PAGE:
Cute little puppy dog, Bowie, is coming to my house for the holidays and he also happens to be bringing along my newly married daughter, Emily, and her fabulous husband, Kenton. As a result, I’ve been thinking a lot about how to be a good mom. With mothering it seems just about the time you really get it down, your kids get older and you’re in a new season starting all over again. I am learning for the first time how to be a good mom to my YAC (young adult children), even more so how to be a good mother-in-law.
As I was setting the table today, I started thinking it would be helpful if I could write down a little something to help me remember the things my mom and mother-in-law did right. Things I didn’t notice when I was newly married but are now apparent because neither of them did things to make me feel yuck on the holidays. Both were literal angels. Ann Davis was the kindest human. And my mom, well … we like to call her Saint Margaret. So I’ve got big shoes to fill. Like what to do-say-think-feel when the YAC are with their in-laws for the holidays instead of at my house. I guess that could be called ‘how to share.’ Eek.
As I was placing the silverware and smoothing napkins, I started thinking how great it would be to have at least a little cheat sheet. A short list of reminders to look at when I get confused. Like when I start erroneously thinking the holidays are about fulfilling my heart’s desire (all-kids-and-their-people-at-my-house-all-the-time) instead of remembering I want to be a wise, godly and loving mom/MIL. A fun, creative and thoughtful mom/MIL. I gotta keep myself steady.
So I created this cheat sheet. Before Bowie gets here, I’m going to put this list in a couple times. Post one in the pantry. Tack one to the closet wall. Stick one in the desk drawer. Want to try it with me?
3 Important Things to Remember When Your Kids Come Home for the Holidays
1) Don’t Squeeze Too Tight. If your kids can’t make it to your house for the BIG DAY … remember, it’s just a day. Tra-la-la. It’s just a day. (Keep telling yourself that.) Of course, you want them at your house but you MUST be a grown-up about their very grown-up lives. You’ve been parenting them a LONG time … and now they are finally grown-ups on their own … isn’t that lovely? What a great job you did! They’re off on their own! Independent! Yay! Your prayers and hard work paid off.
The problem with squeezing too tight and making your kids feel like they have to always be with you is it’s hard for them to breath. It’s emotional and relational asphyxiation. And that’s not very holiday-ish, is it? No. It’s actually kind of childish. And we are moms that are led by wisdom about such things. So this is what we say when they can’t come around, “We love you. We’ll miss you. A lot! But we truly understand.” (Dispense of improper tone. Practice out loud. Run script by a friend. Absolutely no double meaning in the message.)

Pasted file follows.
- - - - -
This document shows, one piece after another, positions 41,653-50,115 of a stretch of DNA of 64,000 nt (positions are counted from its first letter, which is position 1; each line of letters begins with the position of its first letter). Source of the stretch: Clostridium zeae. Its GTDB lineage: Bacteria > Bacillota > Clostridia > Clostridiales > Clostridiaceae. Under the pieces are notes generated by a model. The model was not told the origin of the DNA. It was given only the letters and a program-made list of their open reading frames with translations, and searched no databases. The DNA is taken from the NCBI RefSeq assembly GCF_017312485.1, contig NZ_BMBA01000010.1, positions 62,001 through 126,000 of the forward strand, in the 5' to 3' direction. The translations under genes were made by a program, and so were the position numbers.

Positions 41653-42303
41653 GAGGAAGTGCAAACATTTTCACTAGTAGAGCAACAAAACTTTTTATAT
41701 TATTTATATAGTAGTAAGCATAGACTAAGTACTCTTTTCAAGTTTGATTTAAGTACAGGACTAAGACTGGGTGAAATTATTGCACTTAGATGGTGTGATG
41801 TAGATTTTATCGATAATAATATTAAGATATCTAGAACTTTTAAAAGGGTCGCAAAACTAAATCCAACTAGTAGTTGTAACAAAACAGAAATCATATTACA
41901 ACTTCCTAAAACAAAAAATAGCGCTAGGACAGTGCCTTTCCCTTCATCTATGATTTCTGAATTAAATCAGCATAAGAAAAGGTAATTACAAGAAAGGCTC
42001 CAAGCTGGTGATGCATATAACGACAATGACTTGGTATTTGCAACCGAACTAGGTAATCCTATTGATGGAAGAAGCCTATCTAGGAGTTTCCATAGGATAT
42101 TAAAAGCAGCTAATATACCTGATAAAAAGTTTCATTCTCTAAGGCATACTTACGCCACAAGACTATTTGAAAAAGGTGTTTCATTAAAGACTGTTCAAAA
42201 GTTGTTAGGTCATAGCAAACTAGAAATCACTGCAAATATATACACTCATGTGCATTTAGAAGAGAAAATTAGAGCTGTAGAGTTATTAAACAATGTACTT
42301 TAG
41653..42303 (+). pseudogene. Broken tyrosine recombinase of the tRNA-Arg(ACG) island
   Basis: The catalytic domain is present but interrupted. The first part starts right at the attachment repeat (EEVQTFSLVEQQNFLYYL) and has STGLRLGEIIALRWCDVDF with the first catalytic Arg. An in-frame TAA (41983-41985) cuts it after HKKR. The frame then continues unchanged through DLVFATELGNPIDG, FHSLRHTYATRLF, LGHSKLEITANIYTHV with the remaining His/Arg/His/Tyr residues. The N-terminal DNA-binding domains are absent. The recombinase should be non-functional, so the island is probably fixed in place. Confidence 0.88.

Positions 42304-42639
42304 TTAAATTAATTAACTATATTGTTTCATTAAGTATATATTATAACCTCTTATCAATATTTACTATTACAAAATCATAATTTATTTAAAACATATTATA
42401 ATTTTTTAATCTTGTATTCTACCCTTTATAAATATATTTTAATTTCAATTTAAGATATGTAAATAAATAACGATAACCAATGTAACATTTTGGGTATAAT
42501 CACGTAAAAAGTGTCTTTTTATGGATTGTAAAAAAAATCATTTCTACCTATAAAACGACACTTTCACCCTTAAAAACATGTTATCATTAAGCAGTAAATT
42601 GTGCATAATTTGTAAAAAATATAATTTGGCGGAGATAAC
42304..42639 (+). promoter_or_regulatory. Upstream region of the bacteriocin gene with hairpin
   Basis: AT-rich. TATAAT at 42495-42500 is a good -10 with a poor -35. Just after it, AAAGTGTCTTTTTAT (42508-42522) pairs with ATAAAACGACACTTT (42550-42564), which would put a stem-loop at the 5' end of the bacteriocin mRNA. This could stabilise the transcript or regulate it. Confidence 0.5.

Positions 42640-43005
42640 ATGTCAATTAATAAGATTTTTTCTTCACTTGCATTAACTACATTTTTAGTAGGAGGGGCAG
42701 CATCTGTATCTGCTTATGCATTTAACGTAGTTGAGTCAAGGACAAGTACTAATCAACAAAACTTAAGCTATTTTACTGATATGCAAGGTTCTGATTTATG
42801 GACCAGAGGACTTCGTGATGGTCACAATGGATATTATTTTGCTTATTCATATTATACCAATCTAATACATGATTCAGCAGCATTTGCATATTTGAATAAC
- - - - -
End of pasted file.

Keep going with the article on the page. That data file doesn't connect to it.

2) High Anticipation, Low Expectation. Oh, this is hard because they are your HEART! And they’re coming. To your house. HIGH ANTICIPATION!! Like Christmas morning but better, better, better ~ your babies are coming home!!! So, yes, let anticipation run high and wild and free BUT pair it with LOW EXPECTATION. For example, your daughter is home (!!!) and you imagine pouring over the Anthro catalogs you’ve been saving up, watching Gilmore Girls just like when she was in college and making meals together for the family but your daughter has no idea about your expectations. She wants to catch a movie with her husband or walk Town Lake with a friend. This is where you can experience a serious crash if you’re only thinking about yourself. A wise mama’s greatest joy is her child’s joy. Period. No PS or anything like that. HIGH ANTICIPATION must be paired with LOW EXPECTATION.
3) Tradition without Compulsion. So maybe when your YAC were little, you drove them around looking at Christmas lights … in their pajamas. It was cozy and sweet. Cherished memories. But things have changed. It’s a whole new season with new people and new ideas. If you still want to drive around town in your pajamas, go for it. But don’t make everyone go. And don’t make people feel bad for not coming along. Because it’s weird to make your son-in-law sit in the backseat in his pajamas with his new wife while you drive around looking at Christmas lights. Traditions that become joyless for people are exasperating. Add some good old-fashion shame or pouting if they politely decline and you’ve got yourself a real downer of a holiday going on. Decide now: you’re not gonna be the conductor on a holiday shame train. You just do you. And do it with great joy.
So there. Just a short list and a baby step toward making sure our YAC and their dearest continue to find our homes safe and delightful and lovely places to gather.
We can do this, you and me.